Blair must abandon government by secretariat in foreign policy.by David Owen / December 20, 2003 / Leave a comment
On Monday 5th April 1982, the foreign secretary, Peter Carrington, resigned, following the Argentinian invasion of the Falkland Islands. As he wrote in his memoirs, “The anger of the British people and parliament at the Argentine invasion of the Falklands was a righteous anger, and it was my duty and fate to do something to assuage it.”
This resignation had far-reaching consequences. It marked a significant weakening in the power of the foreign secretary and a build up in the role of No 10 in the conduct of foreign and security policy. This trend has been reinforced by two periods in which cabinet government was devalued – 1985-90 and 1997-2003. During these periods cabinet meetings still took place, but decisions were taken by the respective prime ministers, sometimes with a few cabinet ministers too.
Cabinet government is bound to differ under different prime ministers. It is marked by their personality, the extent of their dominance in their party and other factors. Jim Callaghan believed that the prime minister, the chancellor, the foreign and the home secretaries should never go to cabinet differing on an issue without trying first to resolve any disagreement among themselves. To take a specific example, in 1977 I wanted a Commonwealth peacekeeping force, rather than a UN force, to implement the Anglo-American plan for Rhodesia. Callaghan, aware that Denis Healey was going to argue for the UN, warned me and gave me the opportunity to change my recommendation in the cabinet paper, saying he would not push a Commonwealth force through if Denis had significant support. I chose to go ahead and was defeated, but had no cause to complain.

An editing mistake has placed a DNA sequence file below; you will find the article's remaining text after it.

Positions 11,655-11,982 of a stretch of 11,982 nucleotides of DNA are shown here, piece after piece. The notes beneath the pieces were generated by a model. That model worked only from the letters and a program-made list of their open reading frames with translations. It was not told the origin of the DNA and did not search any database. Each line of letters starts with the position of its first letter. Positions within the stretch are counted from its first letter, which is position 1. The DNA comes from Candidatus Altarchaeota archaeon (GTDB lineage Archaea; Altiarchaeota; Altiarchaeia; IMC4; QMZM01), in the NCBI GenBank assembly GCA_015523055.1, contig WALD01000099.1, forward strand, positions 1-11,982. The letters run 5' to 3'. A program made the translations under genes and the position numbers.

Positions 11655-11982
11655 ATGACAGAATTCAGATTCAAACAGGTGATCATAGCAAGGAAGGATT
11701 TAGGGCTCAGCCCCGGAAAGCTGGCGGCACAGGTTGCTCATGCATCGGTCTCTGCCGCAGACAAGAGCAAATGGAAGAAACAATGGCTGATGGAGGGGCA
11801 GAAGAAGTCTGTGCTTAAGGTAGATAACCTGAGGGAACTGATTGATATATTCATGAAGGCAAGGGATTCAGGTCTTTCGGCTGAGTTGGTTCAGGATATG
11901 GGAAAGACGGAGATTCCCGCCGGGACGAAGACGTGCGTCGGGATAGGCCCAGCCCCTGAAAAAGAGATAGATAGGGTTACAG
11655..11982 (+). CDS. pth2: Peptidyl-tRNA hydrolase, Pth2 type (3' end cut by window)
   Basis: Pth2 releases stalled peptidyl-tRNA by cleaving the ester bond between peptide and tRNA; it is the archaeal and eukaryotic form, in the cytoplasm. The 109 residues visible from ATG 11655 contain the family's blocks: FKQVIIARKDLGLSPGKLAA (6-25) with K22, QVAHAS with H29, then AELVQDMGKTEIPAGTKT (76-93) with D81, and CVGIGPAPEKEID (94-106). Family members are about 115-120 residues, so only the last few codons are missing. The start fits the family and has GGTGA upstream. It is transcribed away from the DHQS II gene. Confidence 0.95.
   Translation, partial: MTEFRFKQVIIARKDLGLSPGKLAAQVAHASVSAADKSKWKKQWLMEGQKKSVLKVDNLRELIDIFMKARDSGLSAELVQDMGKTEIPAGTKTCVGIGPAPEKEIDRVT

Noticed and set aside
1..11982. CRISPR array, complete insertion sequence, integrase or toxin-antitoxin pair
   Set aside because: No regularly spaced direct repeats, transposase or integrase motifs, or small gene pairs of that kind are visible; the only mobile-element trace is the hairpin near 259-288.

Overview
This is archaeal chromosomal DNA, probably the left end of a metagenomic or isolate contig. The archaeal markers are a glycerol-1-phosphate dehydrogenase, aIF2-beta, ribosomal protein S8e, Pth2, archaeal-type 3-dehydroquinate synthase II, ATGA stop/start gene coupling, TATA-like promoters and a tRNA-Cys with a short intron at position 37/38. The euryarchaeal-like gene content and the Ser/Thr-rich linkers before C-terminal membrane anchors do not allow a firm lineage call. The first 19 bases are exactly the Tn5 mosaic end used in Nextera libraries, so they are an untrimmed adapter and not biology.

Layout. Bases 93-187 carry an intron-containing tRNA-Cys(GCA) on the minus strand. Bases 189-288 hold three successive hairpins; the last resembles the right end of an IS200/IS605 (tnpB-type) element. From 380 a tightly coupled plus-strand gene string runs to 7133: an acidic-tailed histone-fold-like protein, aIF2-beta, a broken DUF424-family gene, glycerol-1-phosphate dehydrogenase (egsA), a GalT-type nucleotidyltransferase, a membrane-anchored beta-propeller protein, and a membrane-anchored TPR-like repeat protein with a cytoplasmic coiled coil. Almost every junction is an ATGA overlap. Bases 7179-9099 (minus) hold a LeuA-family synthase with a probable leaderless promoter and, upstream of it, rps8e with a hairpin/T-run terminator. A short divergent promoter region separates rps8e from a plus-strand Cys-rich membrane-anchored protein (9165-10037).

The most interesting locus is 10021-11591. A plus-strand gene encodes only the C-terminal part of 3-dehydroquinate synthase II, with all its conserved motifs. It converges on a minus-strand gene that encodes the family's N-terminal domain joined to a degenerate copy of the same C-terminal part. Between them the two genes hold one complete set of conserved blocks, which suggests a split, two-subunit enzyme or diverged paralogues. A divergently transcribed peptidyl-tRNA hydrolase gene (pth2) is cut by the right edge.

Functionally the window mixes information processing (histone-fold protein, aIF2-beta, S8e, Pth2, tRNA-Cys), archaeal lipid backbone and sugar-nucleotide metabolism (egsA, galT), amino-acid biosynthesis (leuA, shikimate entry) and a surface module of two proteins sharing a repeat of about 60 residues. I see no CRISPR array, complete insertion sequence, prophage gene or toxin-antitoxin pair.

Nor is cabinet just about consulting colleagues. It is about involving government departments at every appropriate level. In a functioning cabinet, ministers come briefed to a decision-making meeting having spoken to a number of experts within the department and some from outside. Cabinet government has many forms – sometimes there is a formalisation of an inner cabinet of a few senior ministers – but the prime minister is primus inter pares, not a president.
Cabinet government, as developed during the 20th century in Britain, represents the best way yet found of handling a fusion of the executive and the legislature. (Although called a cabinet in the US, it does not govern collectively but rather serves the president, who is the executive.)
Margaret Thatcher initially practiced…